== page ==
This piece was originally featured in the CSUN Magazine, Fall 2022 issue.

With a long history of sustainability-minded projects, CSUN and The Soraya aim to bring “Treelogy” — a musical response to wildfires and climate change — to college campuses across California over the next year.

In the midst of so much environmental destruction, CSUN leaders and students hope that through “Treelogy,” music can be a source of hope and understanding. In 2020, wildfires ravaged California’s ancient forests and roared through her canyons and mountain passes. It was a pattern that would repeat to the north and east in Oregon and Colorado.

“California’s epic wildfires in 2020 took aim at the state’s most beloved trees. In a relative instant, countless ancient redwoods, hundreds of giant sequoias and more than 1 million Joshua trees perished,” wrote Bay Area-based reporter and author John Branch, in The New York Times. “The blackened wreckage sends a clear message. These trees are in the fight of their lives.” Branch and photographer Max Whittaker, chronicled the 2020 destruction to California’s most iconic and beloved trees, which are thousands of years old and central to the state’s identity, tourism and ecology.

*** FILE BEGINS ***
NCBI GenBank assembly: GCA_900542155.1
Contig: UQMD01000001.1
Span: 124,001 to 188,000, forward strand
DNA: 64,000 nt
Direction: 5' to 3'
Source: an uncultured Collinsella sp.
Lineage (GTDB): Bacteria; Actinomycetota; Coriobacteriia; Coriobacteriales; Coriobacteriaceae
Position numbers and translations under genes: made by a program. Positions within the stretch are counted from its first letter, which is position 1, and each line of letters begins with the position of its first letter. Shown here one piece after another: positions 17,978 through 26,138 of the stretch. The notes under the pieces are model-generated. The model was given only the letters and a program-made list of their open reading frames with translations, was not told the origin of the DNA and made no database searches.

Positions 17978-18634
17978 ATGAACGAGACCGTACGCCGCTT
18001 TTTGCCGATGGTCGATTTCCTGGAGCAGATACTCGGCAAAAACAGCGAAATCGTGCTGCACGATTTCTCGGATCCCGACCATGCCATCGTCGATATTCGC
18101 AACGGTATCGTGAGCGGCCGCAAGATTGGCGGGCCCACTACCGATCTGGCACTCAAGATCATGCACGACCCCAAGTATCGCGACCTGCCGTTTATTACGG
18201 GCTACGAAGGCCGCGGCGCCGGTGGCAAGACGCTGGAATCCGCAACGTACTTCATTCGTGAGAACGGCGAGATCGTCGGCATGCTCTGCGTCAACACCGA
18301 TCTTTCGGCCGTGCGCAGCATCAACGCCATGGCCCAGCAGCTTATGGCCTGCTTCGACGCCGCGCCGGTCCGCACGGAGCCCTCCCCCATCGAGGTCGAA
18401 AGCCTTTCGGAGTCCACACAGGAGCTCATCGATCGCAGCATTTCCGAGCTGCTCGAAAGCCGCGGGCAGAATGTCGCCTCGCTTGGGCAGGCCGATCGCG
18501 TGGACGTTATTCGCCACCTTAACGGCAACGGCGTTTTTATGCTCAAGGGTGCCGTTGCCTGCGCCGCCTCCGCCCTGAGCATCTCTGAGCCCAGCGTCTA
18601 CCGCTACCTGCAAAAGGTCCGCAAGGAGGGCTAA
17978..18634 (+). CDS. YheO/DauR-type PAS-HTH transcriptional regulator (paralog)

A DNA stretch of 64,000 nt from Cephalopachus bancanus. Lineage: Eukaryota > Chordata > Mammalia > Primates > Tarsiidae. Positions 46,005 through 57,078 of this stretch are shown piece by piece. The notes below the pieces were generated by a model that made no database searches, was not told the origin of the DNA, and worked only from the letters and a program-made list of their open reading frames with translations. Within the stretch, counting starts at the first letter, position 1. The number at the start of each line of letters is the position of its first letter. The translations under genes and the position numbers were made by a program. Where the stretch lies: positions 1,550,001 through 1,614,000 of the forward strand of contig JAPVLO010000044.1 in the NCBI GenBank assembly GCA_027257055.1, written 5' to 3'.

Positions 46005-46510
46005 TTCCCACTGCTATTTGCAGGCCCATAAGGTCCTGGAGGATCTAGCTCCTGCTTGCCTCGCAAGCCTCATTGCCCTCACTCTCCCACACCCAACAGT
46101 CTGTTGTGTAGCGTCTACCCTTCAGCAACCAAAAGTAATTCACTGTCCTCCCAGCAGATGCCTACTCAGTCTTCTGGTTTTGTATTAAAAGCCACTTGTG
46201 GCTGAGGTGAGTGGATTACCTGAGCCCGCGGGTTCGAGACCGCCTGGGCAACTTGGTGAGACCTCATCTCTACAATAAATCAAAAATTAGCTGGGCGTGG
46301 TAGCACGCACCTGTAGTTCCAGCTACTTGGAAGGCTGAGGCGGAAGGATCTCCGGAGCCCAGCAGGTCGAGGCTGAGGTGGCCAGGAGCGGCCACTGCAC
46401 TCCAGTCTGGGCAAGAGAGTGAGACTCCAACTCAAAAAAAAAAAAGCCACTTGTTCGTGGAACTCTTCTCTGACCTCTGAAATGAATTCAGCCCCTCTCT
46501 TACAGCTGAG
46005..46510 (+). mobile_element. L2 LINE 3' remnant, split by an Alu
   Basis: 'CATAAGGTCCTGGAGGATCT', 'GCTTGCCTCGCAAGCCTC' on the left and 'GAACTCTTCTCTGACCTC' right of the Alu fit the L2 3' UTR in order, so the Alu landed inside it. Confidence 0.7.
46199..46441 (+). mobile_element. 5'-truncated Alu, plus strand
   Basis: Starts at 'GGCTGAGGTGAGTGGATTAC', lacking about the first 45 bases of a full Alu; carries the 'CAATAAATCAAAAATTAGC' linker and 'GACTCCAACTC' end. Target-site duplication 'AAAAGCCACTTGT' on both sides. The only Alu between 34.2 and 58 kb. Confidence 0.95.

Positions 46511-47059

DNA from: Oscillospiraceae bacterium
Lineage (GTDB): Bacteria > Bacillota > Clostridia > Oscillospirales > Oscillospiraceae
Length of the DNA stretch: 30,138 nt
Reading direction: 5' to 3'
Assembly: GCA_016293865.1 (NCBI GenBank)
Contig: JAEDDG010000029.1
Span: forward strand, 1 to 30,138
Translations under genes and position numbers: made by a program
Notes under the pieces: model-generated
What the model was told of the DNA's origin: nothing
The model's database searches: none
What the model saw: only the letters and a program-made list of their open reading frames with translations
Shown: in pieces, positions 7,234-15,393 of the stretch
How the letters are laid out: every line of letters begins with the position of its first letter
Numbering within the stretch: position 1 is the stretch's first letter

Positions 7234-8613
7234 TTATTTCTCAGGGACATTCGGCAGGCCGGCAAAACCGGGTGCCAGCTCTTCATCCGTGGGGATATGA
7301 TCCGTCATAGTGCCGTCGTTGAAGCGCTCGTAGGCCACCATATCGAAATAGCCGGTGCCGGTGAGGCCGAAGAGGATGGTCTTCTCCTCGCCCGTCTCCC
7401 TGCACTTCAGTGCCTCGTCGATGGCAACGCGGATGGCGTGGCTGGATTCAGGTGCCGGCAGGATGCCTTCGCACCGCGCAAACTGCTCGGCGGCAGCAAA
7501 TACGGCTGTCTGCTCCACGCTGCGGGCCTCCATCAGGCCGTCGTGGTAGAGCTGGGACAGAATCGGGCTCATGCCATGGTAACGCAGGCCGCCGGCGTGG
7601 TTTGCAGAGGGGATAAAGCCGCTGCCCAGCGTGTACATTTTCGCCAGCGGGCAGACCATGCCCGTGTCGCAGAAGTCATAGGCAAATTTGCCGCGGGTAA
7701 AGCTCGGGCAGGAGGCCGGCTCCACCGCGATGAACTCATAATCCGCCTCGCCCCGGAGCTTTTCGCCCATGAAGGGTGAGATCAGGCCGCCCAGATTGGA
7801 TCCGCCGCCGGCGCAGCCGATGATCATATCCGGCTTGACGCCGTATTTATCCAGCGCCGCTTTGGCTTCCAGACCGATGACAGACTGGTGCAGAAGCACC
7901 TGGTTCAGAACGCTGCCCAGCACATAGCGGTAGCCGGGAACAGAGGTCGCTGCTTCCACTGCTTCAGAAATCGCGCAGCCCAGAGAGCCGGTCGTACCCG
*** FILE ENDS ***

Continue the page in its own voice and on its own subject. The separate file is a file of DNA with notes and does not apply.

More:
Inspired by their work to act and speak out, The Soraya’s Executive and Artistic Director, Thor Steingraber, conceived a project to foster collaboration throughout the California State University system, in our K-12 public schools, with performing artists of all stripes, with scientists, and with our communities. He commissioned 3 renowned composers, Billy Childs, Steven Mackey and Gabriella Smith — all with deep California roots of their own — as well as violinist and Artist-in-Residence Etienne Gara’s ensemble, Delirium Musicum, to create a 3-part concert that is scheduled to premiere on Thursday, Feb. 23, 2023 at The Soraya.

The Soraya has also partnered with the environmental advocacy group, TreePeople, in its celebration of giant sequoias, redwoods and Joshua trees. The partnership features a photo contest and a live, virtual discussion about how the arts can help inspire action to saving the environment.

For tickets and more information on “Treelogy,” visit

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